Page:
Brandon: I define myself as a writer, period. I’ve written stories that would not be classified as horror, and I’ve even written non-fiction from time to time, so it makes more sense to classify myself as broadly as possible. Besides, other people seem to be willing enough to try to put me in a box of one kind or another, so why should I make it easy for them? I hate being limited by labels–especially those that are race-related.

Lawanna: I define myself as a writer who just happens to be Black, lol. Being Black shapes my viewpoint and my characters are usually Black, but that should not exclude me from being able to write about characters who aren’t. I do not regard horror as my primary genre though–more like “supernatural suspense.”

Wrath: Well, I am quite obviously Black and I am a horror writer but that is not the limit of what I am. If I were a non-fiction writer writing only about my own experiences than I would definitely consider myself a Black Writer. But since I write fiction and it is necessary for me to put myself into the minds and perspectives of different characters I would be extremely limited if I could not relate to other ethnicities. Writing fiction that does not take place exclusively in the Black community or involve exclusively African-American characters means that my perspective has to be broader. I have to be open-minded. If I wrote stories where the only well-developed characters were the Black ones and all the other characters were just two-dimensional stereotypes that would just make me a bad writer. Still, race is inescapable in our society and so I’m sure it does color my perspective more than I’d admit to. Because I tend to tackle very bizarre and extreme subject matter race rarely plays a factor in what I write however. My subject matter allows me a lot of freedom.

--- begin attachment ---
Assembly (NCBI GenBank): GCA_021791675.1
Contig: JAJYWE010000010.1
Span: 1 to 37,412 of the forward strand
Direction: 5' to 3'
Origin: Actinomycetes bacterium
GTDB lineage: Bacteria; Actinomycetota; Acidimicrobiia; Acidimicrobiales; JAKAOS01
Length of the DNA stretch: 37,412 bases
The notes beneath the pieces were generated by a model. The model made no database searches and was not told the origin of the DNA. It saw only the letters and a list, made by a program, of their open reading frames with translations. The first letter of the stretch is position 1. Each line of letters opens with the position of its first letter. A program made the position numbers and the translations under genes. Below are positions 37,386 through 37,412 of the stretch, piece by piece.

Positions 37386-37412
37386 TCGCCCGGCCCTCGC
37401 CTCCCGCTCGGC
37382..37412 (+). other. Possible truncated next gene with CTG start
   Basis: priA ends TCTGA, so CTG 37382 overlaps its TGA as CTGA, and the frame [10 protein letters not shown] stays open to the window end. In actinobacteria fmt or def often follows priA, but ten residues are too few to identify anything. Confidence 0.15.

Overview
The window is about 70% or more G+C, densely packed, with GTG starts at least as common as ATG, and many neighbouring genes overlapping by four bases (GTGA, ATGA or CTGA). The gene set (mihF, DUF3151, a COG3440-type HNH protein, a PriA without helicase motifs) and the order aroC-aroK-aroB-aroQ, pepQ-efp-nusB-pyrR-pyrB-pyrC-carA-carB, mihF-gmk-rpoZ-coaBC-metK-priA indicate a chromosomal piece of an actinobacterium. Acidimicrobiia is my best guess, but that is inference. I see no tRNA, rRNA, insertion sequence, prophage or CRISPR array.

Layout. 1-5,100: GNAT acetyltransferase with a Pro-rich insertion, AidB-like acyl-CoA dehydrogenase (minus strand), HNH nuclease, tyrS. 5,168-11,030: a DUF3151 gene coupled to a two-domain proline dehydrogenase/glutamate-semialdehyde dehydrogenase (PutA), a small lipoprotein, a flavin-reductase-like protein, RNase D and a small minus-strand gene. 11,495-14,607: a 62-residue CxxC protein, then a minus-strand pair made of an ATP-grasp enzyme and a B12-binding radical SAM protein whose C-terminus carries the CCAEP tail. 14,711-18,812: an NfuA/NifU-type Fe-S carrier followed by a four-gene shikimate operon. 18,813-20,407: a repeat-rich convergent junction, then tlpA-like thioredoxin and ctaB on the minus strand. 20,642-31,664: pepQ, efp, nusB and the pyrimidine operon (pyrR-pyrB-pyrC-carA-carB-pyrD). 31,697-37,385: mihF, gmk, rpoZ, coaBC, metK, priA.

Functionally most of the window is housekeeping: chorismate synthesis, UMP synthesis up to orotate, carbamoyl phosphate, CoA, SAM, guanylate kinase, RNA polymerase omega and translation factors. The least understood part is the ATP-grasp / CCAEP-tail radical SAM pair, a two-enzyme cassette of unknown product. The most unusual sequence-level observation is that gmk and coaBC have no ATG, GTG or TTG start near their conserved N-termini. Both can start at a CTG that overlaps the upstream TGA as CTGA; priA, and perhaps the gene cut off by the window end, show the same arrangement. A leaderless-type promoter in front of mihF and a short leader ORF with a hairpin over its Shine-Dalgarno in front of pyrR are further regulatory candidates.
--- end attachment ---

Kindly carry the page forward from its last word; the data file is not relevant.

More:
Let’s look at the larger issue of whether we as horror writers should limit ourselves to the horror market, marketing ourselves to the horror community?

Chesya: No. I don’t think anyone should limit themselves to the horror market. The genre is relatively small and incestuous. A writer would do herself well to market as widely as possible.